Galen Rupp

Galen Rupp has been drug tested 19 times this year; more USADA numbers

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The U.S. Anti-Doping Agency has updated its athlete drug-testing history statistics with all in- and out-of-competition tests under its program from the second quarter of 2013.

Galen Rupp has been tested more than any other U.S. athlete this year, according to the statistics. The distance runner was tested 19 times in six months, four more than swimmer Missy Franklin and six more than Nike Oregon Project partner Dathan Ritzenhein and another swimmer, Ryan Lochte.

The testing statistics are more notable this quarter than others given recent drug-testing news. USADA reported a total of 1,818 in- and out-of-competition tests over a three-month period. Sports Illustrated reported Jamaica’s anti-doping commission conducted one total out-of-competition test during the same period last year.

Then there’s the fact that two of the top four tested athletes in 2013 are Nike Oregon Project runners. Earlier this week, the Telegraph published a story with comments from Nike Oregon Project coach Alberto Salazar about people questioning his top runner, Britain’s Mo Farah.

“It bothers me when people question my integrity,” Salazar told the newspaper. “But the way I look at it, if you don’t want people to say things about you, go run real crappy and then nobody will talk about you. At this level, we know we’re clean. We know we’re never going to test positive for anything. No way in the world. I have a clear conscience.”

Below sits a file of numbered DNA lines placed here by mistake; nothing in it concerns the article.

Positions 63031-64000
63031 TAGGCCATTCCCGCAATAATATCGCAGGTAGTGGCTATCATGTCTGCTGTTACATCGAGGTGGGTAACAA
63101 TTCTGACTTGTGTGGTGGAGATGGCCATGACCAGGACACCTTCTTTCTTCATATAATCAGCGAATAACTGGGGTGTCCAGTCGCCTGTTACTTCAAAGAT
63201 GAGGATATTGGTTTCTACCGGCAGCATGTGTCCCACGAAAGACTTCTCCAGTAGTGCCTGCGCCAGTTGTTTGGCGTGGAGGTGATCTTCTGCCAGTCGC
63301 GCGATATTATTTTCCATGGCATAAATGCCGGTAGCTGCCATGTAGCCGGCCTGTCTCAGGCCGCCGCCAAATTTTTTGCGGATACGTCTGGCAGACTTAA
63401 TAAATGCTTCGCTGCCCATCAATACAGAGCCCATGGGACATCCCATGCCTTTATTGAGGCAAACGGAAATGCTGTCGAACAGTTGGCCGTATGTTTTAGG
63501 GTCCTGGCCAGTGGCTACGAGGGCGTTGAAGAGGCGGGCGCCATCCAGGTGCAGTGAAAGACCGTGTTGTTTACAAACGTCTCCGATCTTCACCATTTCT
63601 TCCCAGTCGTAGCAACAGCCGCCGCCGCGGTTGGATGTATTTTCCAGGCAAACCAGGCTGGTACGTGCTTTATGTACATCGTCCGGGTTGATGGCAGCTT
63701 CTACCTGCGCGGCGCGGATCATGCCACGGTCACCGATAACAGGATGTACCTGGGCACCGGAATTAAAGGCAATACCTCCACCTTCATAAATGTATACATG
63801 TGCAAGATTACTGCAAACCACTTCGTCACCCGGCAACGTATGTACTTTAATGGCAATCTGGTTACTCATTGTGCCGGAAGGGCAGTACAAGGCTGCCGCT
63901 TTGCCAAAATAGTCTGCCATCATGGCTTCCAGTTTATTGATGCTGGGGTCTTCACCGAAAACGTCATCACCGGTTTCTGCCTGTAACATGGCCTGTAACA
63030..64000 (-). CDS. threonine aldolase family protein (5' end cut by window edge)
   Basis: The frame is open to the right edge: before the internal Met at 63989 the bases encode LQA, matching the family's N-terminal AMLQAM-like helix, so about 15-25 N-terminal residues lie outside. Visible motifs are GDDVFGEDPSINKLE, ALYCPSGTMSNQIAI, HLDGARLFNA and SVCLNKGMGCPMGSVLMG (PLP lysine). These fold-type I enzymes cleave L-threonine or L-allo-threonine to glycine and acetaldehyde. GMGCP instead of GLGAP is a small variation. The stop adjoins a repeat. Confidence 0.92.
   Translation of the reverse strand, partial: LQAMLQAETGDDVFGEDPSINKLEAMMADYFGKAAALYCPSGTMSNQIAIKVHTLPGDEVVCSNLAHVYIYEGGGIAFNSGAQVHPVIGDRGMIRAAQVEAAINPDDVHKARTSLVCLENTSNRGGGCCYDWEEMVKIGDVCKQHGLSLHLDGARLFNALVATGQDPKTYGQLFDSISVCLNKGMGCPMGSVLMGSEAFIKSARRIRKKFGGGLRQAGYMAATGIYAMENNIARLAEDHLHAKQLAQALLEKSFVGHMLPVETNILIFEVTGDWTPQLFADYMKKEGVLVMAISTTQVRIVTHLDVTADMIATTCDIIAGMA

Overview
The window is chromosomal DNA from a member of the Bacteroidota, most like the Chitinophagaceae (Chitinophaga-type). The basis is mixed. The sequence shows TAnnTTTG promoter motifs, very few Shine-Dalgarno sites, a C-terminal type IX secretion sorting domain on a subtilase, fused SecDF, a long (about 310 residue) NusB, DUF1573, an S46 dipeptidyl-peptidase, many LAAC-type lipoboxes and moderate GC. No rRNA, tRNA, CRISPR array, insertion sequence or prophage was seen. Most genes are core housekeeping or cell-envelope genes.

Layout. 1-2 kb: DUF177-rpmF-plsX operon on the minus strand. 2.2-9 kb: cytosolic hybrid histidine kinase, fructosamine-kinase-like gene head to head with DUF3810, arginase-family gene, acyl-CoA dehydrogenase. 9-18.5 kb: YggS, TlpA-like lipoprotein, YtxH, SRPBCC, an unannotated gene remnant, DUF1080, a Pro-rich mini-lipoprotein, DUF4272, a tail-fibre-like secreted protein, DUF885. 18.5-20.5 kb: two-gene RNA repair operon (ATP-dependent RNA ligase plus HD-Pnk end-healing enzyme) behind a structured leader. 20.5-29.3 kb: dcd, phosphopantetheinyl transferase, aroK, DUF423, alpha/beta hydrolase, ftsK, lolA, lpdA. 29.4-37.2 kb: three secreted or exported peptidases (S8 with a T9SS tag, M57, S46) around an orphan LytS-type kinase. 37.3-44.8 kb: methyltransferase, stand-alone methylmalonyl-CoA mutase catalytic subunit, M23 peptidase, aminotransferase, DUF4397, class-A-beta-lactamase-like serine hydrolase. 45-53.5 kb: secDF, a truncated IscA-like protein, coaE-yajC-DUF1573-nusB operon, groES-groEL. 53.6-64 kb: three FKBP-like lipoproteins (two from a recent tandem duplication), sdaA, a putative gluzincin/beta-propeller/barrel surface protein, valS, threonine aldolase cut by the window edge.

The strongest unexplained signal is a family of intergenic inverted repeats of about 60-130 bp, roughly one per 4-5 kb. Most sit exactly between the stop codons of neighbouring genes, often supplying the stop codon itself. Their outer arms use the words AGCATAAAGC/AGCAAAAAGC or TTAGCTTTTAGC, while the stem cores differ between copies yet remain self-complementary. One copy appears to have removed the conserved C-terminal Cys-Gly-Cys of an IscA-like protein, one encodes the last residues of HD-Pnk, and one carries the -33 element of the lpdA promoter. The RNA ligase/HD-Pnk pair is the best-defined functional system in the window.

Tyson Gay, who has reportedly failed multiple drug tests this year, was tested seven times in the second quarter of 2013, the period during which he failed at least one out-of-competition test.

Lindsey Vonn was the subject of headlines for being tested at the Council of Fashion Designers of America Awards in June, but that was just one of her three out-of-competition tests during the three-month period. Shaun White was not tested once, but that’s not a surprise given his season was over and no skier or snowboarder was tested more than three times.

Back to Rupp. He was tested 17 times all of last year in USADA’s statistics. The most tested U.S. athlete of 2012? Triathlete Matt Chrabot with 25.

It’s also interesting to look at who was or wasn’t tested when considering retirement announcements. Some athletes will retire but keep their name in drug-testing pools in case they reconsider. It can be a months-long process to get back into competition if an athlete retires and takes his or her name out of testing pools.

Michael Phelps has yet to be tested in 2013, keeping in line with his retirement. Two other athletes who have retired, swimmer Peter Vanderkaay and short track speedskater Katherine Reutter, were both tested in the last three months. This doesn’t mean that Vanderkaay and Reutter are contemplating comebacks, but that they could come back with less hassle if they wanted to.

You can search USADA’s database of drug-testing statistics here.

WADA says it will investigate Jamaica’s drug testing

Ashley Wagner tops Skate America short program

ST PAUL, MN - JANUARY 21: Ashley Wagner competes in the Ladies' Short Program at the 2016 Prudential U.S. Figure Skating Championship on January 21, 2016 at Xcel Energy Center in St Paul, Minnesota. (Photo by Hannah Foslien/Getty Images)
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Ashley Wagner picked up from where she left off last season, topping the Skate America short program Friday night.